Railyards are notoriously dangerous places. Every year, workers get injured or killed at these busy locations where trains change lines or are loaded. The railroad is often held liable for injuries to workers at yards. Its liability extends to transportation to and from the yard as demonstrated in a recent case where an engineer won a $5.5 million verdict against Norfolk Southern.
The railroad was sued over an accident caused by a driver who ran a stop sign. A jury in Columbus, Georgia, awarded a $5.5 million verdict against Norfolk Southern to the locomotive engineer who suffered an injured spine and shoulder in a crash.
The verdict was not against the driver who caused the accident whose insurer settled. It was brought against the locomotive engineer’s employer, Norfolk Southern Railroad, and the company it hired to transport workers.
Because the railroad turned down an offer to settle for $1 million earlier this year, the engineer will seek attorney fees under Georgia’s offer of judgment statute. The legislation says a defendant who rejects a settlement offer and goes on to lose at trial may have to pay attorney fees from the rejected offer date.
The engineer was represented by attorney John Moss, who tried the case with partner John Steel of Steel & Moss. The attorneys sued Norfolk Southern, Professional Transportation Inc., and its driver, Inez Robinson, in Georgia’s Muscogee County State Court in 2017.
The case was brought under the Federal Employer’s Liability Act (FELA) which states railroad workers who are injured through any degree of negligence on the railroad’s behalf can recover money as long as the employee is not to blame. The engineer was a passenger in a van so he was blameless for his injuries. Under the 1908 act, the attorneys only had to prove the van driver was 1 percent at fault for the victim’s injuries.
According to the legal team, Alejandro Matos, the locomotive engineer, was one of three passengers being ferried in a PTI van on 17th Street in Columbus in 2015 when a woman driving a Chevrolet Cobalt tried to stop at a stop sign on a side street but ended up in the intersection.
Latisha Holley, the Cobalt driver, saw the PTI van coming and tried to speed up. Instead, she was T-boned by the van, which did not have a stop sign.
The defense team argued that Holley was the sole cause of the accident. Moss said the van driver saw the car over 3 seconds before the impact and never braked at all.
Matos, who is 52, required numerous surgical procedures including rotator cuff surgery and spinal fusion. He was declared medically unfit to go back to his job as a railroad engineer and lost his livelihood. This $5.5 million verdict against Norfolk Southern demonstrates how FELA protects railroad workers in many aspects of their work.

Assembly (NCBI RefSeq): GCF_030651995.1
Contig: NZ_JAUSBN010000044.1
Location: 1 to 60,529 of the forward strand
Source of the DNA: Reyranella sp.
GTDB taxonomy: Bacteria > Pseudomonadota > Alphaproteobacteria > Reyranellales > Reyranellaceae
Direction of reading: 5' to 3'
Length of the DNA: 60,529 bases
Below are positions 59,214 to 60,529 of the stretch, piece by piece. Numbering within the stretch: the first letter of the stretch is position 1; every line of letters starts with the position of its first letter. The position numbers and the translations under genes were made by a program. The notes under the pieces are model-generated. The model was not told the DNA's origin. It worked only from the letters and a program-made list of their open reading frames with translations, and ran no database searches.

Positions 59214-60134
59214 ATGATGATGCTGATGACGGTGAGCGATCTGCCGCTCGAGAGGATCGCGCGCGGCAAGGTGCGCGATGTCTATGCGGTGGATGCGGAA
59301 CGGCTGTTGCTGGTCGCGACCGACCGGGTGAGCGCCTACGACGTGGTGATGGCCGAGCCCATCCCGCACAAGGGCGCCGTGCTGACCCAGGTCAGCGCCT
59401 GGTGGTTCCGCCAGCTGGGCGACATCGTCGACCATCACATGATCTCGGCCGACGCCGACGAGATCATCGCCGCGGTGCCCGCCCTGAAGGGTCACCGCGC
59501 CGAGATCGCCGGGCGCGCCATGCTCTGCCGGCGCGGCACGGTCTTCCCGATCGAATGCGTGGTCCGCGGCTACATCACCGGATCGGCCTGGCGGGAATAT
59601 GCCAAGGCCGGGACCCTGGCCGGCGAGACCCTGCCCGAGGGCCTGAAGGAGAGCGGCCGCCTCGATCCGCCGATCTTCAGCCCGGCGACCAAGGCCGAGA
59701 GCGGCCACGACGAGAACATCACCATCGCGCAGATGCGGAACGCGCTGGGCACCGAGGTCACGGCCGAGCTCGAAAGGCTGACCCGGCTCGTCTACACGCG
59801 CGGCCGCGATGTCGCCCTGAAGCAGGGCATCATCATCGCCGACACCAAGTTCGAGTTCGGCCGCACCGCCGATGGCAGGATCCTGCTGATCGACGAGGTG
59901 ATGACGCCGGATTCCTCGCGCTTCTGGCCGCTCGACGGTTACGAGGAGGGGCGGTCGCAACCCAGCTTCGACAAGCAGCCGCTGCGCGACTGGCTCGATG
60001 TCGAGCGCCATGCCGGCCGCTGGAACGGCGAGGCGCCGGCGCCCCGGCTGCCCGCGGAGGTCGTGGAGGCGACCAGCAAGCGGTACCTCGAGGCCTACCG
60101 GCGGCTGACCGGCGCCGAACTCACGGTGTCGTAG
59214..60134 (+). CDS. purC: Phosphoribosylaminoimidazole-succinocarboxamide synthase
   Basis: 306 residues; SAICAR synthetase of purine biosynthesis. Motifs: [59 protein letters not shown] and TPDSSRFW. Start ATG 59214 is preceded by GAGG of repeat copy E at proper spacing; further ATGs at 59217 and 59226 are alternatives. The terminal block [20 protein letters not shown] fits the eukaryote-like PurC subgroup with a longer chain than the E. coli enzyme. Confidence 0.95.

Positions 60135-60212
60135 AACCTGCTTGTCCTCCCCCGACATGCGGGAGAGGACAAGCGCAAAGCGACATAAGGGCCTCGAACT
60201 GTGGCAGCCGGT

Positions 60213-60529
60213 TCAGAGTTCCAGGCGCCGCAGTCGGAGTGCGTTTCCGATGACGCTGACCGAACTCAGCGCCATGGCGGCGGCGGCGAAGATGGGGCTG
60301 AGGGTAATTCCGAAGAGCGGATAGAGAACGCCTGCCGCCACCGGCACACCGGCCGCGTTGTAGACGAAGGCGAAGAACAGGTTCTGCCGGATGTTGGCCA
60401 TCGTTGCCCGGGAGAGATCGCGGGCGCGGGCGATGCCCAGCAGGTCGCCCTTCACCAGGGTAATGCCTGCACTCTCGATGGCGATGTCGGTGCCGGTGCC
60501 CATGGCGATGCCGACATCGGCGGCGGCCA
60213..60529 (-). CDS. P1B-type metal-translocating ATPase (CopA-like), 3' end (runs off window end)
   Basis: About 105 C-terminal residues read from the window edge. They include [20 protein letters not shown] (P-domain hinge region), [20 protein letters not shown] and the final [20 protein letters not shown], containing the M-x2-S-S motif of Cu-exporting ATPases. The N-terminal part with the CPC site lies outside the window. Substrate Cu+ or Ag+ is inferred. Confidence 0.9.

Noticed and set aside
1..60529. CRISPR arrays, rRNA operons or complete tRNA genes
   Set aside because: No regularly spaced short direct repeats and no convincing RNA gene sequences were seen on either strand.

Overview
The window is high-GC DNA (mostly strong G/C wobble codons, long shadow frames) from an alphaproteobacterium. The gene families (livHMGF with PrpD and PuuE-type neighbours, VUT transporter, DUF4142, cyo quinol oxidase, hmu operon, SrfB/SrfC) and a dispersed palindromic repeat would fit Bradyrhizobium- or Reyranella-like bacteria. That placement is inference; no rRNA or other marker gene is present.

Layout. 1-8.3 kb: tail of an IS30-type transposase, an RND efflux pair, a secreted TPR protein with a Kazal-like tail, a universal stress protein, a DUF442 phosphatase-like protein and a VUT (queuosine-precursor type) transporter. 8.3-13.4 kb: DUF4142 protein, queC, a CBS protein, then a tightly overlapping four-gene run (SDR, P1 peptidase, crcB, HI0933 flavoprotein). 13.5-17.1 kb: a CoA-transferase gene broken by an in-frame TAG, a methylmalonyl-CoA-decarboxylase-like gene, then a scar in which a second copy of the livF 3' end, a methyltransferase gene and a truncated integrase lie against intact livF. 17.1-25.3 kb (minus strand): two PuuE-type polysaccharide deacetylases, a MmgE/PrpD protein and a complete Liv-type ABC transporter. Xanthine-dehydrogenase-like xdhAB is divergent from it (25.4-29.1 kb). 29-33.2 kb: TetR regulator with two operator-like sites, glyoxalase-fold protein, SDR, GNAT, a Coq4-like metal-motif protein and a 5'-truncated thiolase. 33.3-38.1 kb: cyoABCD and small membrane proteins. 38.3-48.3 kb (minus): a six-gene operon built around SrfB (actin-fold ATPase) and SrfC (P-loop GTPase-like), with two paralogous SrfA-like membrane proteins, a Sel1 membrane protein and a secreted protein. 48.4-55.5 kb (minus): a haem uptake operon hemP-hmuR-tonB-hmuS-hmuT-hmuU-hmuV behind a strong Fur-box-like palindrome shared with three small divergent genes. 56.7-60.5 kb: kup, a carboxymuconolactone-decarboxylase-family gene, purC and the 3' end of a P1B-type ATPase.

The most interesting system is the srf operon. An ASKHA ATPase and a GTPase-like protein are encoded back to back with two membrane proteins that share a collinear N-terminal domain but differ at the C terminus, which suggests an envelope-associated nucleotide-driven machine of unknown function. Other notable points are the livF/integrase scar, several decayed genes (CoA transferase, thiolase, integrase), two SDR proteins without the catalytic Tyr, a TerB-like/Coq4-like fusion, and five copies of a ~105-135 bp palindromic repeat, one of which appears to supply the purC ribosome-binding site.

Every year railroad workers are killed and injured on the job. Railyards are particularly hazardous places. Workers are at risk from trains and heavy vehicles in yards and terminals. The union Railroad Workers United highlighted the death of a 40-year-old Norfolk Southern employee who lost his life driving a fuel truck in Montgomery County, Virginia in Sept. 2019.
In February, a Norfolk Southern (NS) conductor died while switching cars at the Bayview rail yard. In Baltimore. The union stated Keith Leon Gilmore became trapped between a rail car and standing equipment on the next track. The NTSB is investigating this tragic incident. It issued a preliminary report.
In 2018, a CSX contractor lost his life at an intermodal facility in Chicago. He was working a trader spotter moving cargo between a trailer and a train at the CSX yard.
Accident reports pointed out the Norfolk Southern truck over-corrected while the driver attempted to maintain control on the windy road and the truck crossed the center line and struck an oncoming SUV.
How Dangerous Are The Railroads?
More people are dying on America’s railroads, according to the National Safety Council. Railroad deaths reached 841 in 2018, an increase of about 2 percent over the previous year. However, railroad workers only make up a small percentage of that tally. According to the figures, 17 railroad employees died that year. The railroads claimed the lives of 540 trespassers.
However, workers make up almost half of all injuries on the railroads. The figures show 3,884 railroad employees ended up hurt last year out of 8,136 total injuries.
Talk to an Experienced FELA Injury Lawyer
John Cooper of Cooper Hurley Injury Lawyers has represented injured railroad workers for decades. We have taken on injured railroad worker cases across the United States. If you or a family member has been hurt working on the railroad, please call us at (757) 231-6443.